The sixth issue was to promote uniform technical and performance standards for SWHs. The parties recognised that, given South Africa’s unique climate conditions, there was a need to develop local standards for the different component parts of SWH, both to support local technological development, and to also ensure facilitation of the introduction of imported technologies for local manufacturers. Government was committed to developing the standards for the different components that made SWH units, through South African Bureau of Standards. Business undertook to support the development of local standards for SHWs at component level.
The progress to date was that the Department of Trade and Industry (dti), together with the Industrial Development Corporation (IDC) , had appointed a service provider to undertake a SWH designation study. The objective of the study was to designate the SWH industry or certain SWH products in terms of the Preferential Procurement Policy Framework Act (PPPA). Sector designation meant a sector, sub-sector or industry that had been designated by the dti in line with national development and industrial policies for local production, where only locally produced services, works or goods, or locally manufactured goods, would meet the stipulated minimum threshold for local production.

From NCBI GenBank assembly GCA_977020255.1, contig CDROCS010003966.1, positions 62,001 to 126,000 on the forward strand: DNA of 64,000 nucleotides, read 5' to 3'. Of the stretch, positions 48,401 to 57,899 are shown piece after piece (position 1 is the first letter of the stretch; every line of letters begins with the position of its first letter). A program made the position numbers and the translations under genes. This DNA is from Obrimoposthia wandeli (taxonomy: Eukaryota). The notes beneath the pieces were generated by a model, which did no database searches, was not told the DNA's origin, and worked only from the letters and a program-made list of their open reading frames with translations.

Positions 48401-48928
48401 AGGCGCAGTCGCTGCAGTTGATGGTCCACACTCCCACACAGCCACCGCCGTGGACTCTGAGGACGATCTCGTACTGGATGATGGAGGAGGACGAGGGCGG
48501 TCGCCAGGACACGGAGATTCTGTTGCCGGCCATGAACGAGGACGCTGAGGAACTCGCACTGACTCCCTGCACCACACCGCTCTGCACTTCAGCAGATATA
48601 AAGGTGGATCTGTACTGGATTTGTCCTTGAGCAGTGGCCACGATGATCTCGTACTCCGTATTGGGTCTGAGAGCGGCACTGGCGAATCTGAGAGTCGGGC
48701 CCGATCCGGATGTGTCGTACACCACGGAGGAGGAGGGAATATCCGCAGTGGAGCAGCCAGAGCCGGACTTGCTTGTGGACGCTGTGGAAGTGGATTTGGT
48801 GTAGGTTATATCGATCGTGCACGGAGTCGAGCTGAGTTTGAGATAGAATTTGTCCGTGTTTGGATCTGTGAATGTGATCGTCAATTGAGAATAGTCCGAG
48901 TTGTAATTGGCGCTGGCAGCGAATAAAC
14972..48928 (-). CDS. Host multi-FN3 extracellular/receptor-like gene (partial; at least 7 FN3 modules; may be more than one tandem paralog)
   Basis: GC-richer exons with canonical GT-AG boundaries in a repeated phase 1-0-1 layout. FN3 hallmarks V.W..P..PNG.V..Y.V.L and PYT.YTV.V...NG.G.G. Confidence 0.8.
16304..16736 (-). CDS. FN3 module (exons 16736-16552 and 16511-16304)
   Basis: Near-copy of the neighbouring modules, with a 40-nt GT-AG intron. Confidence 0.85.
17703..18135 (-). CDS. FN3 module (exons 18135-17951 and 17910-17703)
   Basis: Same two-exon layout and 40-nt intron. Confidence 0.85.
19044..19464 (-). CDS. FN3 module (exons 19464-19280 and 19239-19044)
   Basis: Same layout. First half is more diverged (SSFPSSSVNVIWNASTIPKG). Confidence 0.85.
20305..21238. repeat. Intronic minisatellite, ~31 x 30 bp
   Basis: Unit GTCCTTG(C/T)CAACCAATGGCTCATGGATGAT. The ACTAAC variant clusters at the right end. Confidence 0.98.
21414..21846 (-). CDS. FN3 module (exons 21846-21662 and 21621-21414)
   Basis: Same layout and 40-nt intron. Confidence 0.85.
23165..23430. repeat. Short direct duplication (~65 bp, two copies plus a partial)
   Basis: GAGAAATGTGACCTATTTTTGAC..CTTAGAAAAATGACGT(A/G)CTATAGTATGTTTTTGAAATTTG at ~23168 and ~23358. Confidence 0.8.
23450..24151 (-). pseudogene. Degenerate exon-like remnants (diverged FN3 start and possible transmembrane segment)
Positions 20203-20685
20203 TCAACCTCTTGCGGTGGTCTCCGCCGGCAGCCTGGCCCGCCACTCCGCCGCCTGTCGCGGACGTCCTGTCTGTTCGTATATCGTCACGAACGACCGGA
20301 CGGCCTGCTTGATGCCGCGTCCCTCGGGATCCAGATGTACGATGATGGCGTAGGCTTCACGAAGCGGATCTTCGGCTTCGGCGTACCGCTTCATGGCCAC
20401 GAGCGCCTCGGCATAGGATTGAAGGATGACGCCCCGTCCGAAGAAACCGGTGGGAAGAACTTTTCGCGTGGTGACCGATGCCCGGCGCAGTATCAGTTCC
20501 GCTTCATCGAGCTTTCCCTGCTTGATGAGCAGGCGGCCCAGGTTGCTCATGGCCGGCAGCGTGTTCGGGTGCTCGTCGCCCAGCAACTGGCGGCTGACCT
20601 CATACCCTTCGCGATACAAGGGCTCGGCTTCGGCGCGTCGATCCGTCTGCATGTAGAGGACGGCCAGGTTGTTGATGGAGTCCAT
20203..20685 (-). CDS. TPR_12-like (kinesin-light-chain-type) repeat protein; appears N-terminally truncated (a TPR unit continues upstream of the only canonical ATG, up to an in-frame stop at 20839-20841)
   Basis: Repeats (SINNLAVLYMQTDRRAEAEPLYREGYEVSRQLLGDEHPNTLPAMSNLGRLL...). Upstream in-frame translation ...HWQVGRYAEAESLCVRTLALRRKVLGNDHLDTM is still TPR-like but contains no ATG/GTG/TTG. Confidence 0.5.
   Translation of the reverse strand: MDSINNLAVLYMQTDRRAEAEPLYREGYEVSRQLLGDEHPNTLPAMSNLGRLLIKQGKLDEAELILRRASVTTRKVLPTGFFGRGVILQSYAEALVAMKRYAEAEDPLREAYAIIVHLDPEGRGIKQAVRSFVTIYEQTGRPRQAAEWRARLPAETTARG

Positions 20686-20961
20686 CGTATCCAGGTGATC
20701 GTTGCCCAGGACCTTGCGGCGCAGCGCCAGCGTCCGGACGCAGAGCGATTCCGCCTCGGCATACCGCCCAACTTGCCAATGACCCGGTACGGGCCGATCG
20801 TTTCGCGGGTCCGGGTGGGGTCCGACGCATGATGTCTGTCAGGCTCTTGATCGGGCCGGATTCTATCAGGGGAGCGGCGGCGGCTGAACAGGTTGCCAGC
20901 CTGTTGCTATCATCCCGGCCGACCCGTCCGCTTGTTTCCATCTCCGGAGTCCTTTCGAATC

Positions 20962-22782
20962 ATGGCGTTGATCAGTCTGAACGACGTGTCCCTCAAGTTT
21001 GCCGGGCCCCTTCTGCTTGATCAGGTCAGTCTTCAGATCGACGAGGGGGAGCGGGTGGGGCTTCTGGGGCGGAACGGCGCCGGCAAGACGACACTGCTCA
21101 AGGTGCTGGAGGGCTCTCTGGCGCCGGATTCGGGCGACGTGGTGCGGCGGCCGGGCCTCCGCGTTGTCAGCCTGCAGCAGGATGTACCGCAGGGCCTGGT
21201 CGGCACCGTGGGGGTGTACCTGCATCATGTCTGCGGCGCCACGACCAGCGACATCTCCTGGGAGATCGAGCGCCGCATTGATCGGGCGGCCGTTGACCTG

IDC, the Development Bank of Southern Africa (DBSA) and Eskom had been exploring various funding models in an effort to get the most appropriate funding model for both Low Pressure(LP) and High Pressure(HP) systems. IDC had already funded companies to the tune of approximately R150 million in support of the sector. Solar Water Heating Project Steering Committee was led by the Economic Development Department (EDD).
Accreditation work was in progress, through the Department of Higher Education and Training, in collaboration with the Sector Education and Training Authorities (SETAs). This would ensure that all work was done within the approved accredited requirements. Work in progress, which needed to be finalised soon, included a decision on how the allocated funding would be used, taking into account all of the localisation issues, identification of beneficiaries, a Service Level Agreement between Department of Energy and Eskom, a possible solution for CDM Maintenance and sustainability, a phase of handover from the rebate programmes to contract programmes, after September 2012. and continuation of new registrations for low pressure system rollout.
In respect of the SWH allocation for 2012 to 2015, an amount of R4.7 billion had been allocated to achieve one million SWH units by 2014/2015, while R1 billion had been allocated for the current financial year.